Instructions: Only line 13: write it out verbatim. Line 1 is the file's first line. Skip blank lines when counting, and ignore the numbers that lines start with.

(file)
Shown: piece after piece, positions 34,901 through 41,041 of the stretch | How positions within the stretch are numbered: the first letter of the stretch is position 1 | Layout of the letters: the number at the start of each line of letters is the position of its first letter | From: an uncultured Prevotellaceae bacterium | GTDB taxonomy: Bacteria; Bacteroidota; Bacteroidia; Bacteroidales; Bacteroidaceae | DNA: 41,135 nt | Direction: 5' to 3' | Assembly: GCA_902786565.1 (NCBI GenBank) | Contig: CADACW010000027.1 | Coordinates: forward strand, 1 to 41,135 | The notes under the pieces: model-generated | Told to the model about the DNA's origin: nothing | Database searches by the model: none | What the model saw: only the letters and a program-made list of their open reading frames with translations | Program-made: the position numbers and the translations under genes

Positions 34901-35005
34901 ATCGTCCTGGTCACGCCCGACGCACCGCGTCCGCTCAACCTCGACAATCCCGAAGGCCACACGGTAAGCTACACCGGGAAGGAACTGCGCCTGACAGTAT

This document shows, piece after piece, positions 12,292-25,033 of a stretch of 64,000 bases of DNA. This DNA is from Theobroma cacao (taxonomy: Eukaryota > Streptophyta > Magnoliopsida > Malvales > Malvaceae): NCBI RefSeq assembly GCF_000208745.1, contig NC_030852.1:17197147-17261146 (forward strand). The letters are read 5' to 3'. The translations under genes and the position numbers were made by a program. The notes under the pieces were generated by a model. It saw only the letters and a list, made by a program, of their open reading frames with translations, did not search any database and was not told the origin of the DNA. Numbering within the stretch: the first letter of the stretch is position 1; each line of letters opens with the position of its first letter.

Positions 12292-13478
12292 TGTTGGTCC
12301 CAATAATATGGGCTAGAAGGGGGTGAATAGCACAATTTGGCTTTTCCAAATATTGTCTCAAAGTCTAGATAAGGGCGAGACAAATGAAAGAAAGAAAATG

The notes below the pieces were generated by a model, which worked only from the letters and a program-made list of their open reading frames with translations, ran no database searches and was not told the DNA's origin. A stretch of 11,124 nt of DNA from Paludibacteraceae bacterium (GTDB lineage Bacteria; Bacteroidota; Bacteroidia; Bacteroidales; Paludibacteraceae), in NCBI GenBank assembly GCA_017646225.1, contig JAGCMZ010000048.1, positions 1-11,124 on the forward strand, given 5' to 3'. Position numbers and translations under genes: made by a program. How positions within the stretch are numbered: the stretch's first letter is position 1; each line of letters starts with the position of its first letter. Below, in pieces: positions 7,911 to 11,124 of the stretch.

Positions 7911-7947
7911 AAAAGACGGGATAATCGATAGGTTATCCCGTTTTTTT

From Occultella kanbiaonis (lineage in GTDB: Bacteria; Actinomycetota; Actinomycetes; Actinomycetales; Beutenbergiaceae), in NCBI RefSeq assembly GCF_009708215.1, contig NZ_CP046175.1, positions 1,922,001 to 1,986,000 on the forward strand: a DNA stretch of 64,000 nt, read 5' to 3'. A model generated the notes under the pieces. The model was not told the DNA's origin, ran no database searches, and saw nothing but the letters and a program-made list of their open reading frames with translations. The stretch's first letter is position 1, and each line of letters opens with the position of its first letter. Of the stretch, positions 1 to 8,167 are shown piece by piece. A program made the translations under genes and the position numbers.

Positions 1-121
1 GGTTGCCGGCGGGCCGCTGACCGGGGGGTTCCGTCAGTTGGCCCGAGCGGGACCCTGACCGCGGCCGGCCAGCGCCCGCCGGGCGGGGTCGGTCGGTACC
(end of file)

1 GGTTGCCGGCGGGCCGCTGACCGGGGGGTTCCGTCAGTTGGCCCGAGCGGGACCCTGACCGCGGCCGGCCAGCGCCCGCCGGGCGGGGTCGGTCGGTACC